Christmas is a perfect test of our emotional control, especially when it comes to our responses. Parents are typically worn out, kids are typically wound up, and that can make for a vicious vortex of unpleasant feelings. There are unmet expectations to manage, there are unmanageable relatives coming to dinner. Your nerves are stretched as precarious as that old strand of lights you hoped could make it through one more season. How will you respond?
All of that is blessed-case scenario. Some of you are approaching Christmas for the first time without the presence of a loved one. Some of you are in isolation, or you are isolated from those in isolation. The ostensible physical protection from viruses contrasts with the obvious discouragement of hearts. How will you respond?
Kids ripping into presents too quickly is better than ripping into their siblings too quickly, and being heavy with burdens is better than never having known a full table. But these are not actually the hardest parts of Christmas.
The most difficult emotional effort is rejoicing with joy inexpressible and filled of glory (1 Peter 1:8). The angels announced good news of great joy for all the people (Luke 2:10). It is much too easy to be dull to the King of David. How will you respond?
Emotional control for the Christian is more than casting out the seven spirits of grumpiness. If your emotional house isn’t run by the strongman of gladness and love, the unclean spirit will return and plunder your joy tank (see similarly Matthew 12:29, 43-45; Luke 11:24-26). “Let loving hearts enthrone Him.”
December 22, 2020
The Great Conjunction of Death and Joy
Monday night we have our final college astronomy class of 2020. One of the things we hope to see is Jupiter and Saturn so near to each other than they appear as one bring light. I say we hope to see it because our Snohomish weather forecast includes cloudy skies. We’ll try.
The orbits of these planets near each other according to a measurable and predicable pattern. From our view on earth into the heavens Jupiter and Saturn get within a degree of each other every 20 years. But at sunset tonight they will be separated by only one-tenth of a degree. They haven’t been so close since 1623, and won’t be again until 2080.
Photo credit: NASA/Bill Ingalls
Some astronomers have wondered if this event was the Christmas star the wise men followed to find Jesus. Apparently in 7 BC Jupiter and Saturn were within one degree of each other three times in eight months. As fun as that theory is, the inspired account in Matthew makes it sound not only as a single star, but a star close enough to earth that “it came to rest over the place where the child was,” over a single house (Matthew 2:9-11), not just above the horizon.
I’m mentioning it for a few reasons. One, anyone could look toward the southwest at sunset to see the sky above proclaiming God’s handiwork, one night’s revelation of knowledge (Psalm 19:1-2). This is a once-in-a-lifetime event, give glory to God! Two, don’t forget that God established lights in the heavens for signs and seasons, and for days and years (Genesis 1:14). Wintertime, Christmastime, 2020time, these are His to rule and reminders of His vast and enchanted cosmos.
Three, God ordained not just stars, but a Son who is the “light of the world” (John 8:12, also 1:4, 9). That Son ordained a simple supper, not to stretch our conception of space, but to swell our calculation of salvation by grace. We are privileged to observe it every week.
And one more thing. In an older cosmology, Saturn was understood to have the characteristic of death, and Jupiter a sense of joy. Is there any other place we can look to see such a great conjunction of death and joy? When we look at the Lord’s Table, we proclaim His death (1 Corinthians 11:26) with great joy (Luke 2:10) and the light of our salvation is made more bright.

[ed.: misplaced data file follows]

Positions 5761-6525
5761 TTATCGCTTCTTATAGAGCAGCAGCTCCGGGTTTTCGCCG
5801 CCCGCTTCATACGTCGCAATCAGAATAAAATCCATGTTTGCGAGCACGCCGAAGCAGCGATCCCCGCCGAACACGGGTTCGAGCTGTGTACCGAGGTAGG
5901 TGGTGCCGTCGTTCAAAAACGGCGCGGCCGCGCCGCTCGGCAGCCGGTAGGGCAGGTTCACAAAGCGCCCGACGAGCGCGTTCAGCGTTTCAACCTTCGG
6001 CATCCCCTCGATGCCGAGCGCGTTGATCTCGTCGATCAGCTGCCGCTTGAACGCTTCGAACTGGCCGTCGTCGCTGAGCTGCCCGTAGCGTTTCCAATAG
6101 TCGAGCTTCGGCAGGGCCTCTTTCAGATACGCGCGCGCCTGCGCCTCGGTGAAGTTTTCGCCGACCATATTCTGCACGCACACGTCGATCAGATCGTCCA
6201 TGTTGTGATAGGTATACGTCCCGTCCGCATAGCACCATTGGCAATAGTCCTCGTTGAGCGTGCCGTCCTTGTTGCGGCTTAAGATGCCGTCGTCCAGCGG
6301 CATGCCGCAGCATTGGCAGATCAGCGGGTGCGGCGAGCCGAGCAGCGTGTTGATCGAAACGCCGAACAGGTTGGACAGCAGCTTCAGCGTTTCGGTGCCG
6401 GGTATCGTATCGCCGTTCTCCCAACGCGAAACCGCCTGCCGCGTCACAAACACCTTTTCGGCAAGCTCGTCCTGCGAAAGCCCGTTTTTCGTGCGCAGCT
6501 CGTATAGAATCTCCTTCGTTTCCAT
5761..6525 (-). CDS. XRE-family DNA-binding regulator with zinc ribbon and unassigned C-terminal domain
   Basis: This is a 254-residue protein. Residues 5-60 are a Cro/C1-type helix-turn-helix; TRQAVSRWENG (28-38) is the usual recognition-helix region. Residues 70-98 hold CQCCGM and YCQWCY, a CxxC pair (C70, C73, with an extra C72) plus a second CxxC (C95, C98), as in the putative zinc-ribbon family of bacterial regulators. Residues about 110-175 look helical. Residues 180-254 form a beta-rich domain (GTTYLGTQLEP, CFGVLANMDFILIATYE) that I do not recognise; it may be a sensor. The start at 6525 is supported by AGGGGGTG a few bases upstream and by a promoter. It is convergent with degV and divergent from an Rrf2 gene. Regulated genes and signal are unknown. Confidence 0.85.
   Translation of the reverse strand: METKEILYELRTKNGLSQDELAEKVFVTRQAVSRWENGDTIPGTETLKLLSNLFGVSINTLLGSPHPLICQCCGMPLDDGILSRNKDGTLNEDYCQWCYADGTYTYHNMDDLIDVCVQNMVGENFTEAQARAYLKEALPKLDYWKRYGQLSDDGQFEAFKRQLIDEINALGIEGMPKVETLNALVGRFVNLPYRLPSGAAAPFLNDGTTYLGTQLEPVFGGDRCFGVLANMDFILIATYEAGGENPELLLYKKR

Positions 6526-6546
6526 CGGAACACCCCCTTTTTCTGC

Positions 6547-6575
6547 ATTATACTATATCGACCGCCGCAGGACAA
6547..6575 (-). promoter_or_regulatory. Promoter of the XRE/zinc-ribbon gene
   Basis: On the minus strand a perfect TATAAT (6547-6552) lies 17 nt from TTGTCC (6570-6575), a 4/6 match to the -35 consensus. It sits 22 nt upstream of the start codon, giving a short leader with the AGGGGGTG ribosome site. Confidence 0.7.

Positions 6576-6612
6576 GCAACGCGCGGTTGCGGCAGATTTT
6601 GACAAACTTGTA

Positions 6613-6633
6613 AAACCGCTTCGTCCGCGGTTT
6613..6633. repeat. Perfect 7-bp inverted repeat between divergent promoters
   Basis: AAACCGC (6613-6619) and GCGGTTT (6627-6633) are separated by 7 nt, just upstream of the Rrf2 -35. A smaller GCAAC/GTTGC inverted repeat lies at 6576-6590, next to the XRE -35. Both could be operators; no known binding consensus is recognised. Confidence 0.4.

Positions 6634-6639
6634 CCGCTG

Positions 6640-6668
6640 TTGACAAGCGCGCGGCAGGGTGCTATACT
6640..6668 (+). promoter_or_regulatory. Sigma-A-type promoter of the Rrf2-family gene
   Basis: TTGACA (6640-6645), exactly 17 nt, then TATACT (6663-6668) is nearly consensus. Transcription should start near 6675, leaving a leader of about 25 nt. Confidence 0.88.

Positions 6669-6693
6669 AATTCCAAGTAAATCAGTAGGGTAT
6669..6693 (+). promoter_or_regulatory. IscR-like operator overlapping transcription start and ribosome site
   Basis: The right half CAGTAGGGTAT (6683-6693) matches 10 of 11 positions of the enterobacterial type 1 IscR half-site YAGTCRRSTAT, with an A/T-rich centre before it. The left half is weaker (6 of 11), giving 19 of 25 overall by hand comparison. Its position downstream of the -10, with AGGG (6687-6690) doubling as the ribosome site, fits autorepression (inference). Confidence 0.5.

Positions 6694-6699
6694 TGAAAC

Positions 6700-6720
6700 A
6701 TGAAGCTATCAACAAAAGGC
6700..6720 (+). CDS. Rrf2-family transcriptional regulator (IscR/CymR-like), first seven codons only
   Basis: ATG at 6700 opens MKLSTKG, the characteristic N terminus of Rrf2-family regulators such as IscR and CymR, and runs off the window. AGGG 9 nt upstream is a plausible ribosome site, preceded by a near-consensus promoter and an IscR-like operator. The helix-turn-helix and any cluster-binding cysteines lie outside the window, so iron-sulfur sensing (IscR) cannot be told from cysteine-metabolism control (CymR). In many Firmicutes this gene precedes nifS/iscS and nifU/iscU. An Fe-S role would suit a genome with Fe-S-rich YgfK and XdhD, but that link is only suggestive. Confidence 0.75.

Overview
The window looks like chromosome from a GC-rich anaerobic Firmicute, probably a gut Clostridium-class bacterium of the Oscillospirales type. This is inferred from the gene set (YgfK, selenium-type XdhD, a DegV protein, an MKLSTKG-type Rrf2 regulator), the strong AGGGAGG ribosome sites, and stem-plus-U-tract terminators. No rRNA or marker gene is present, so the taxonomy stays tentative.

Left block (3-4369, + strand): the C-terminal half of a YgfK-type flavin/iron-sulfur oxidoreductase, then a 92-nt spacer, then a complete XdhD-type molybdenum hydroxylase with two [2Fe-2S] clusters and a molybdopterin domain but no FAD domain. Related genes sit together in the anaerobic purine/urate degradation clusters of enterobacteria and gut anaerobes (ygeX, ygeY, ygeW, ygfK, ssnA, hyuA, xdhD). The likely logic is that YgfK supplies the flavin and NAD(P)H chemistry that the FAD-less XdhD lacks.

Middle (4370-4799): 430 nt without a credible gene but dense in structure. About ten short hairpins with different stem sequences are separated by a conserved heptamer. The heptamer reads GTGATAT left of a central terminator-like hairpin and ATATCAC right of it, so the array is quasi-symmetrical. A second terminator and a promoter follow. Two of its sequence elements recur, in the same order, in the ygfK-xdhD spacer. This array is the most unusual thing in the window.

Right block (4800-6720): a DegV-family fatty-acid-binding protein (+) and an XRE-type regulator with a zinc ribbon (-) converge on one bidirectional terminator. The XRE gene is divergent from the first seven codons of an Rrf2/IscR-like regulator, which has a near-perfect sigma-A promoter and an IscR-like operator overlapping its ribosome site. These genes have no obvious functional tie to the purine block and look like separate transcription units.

December 21, 2020
It is always possible to downplay our sin. I’m concerned with ways professing Christians downplay, not at the moment with those who just play around.
The Corinthian church had trouble with this very issue. They apparently didn’t take their sin very seriously, not only as evidenced by saying nothing to the man who had taken his father’s wife (chapter 5), but from the beginning of the letter with their quarreling and positioning. Paul could not commend them for showing any sort of love or unity (1 Corinthians 11:17, 22), and so he warned them about eating and drinking the Lord’s Supper in an unworthy manner (1 Corinthians 11:27).
Consider David’s response to his sin, well known to Israel in Psalm 51. After his sin with the wife of Uriah David asked for abundant mercy (1), for God to blot out his transgressions (1) and wash him thoroughly from his iniquity (2). His heart was broken and contrite, and David knew that such sacrifices were pleasing to God (17).
Yet this was not the end of David’s prayer nor the goal of his contrition or his song. He desired to be made clean, and then to “hear joy and gladness” (8), for God to “renew a right spirit” (10), for God to “restore to me the joy of your salvation and to uphold me with a willing spirit” (12). With deliverance from the God of salvation, David said “my tongue will sing aloud of your righteousness” (14). He prayed, “O Lord, open my lips, and my mouth will declare your praise” (15).
Which connects again to the point of the genealogy of Jesus. Sin ruins everything, makes a painful and sorry mess among men. And therefore Jesus came. He is the true and better Adam, the true and better King, the merciful and faithful high priest who made propitiation for the sins of the people (Hebrews 2:17).
Do spiritually mature, Christlike disciples have truer and better remorse? Do those with great faith or little faith focus on their sins from twenty years ago? Will heaven finally give us enough time to reheat old transgressions into a sorrow casserole? Isn’t this just downplaying salvation? Or when we eat the bread and drink the cup in remembrance of the Lord’s death, do we rejoice in the joy of our Savior?
December 15, 2020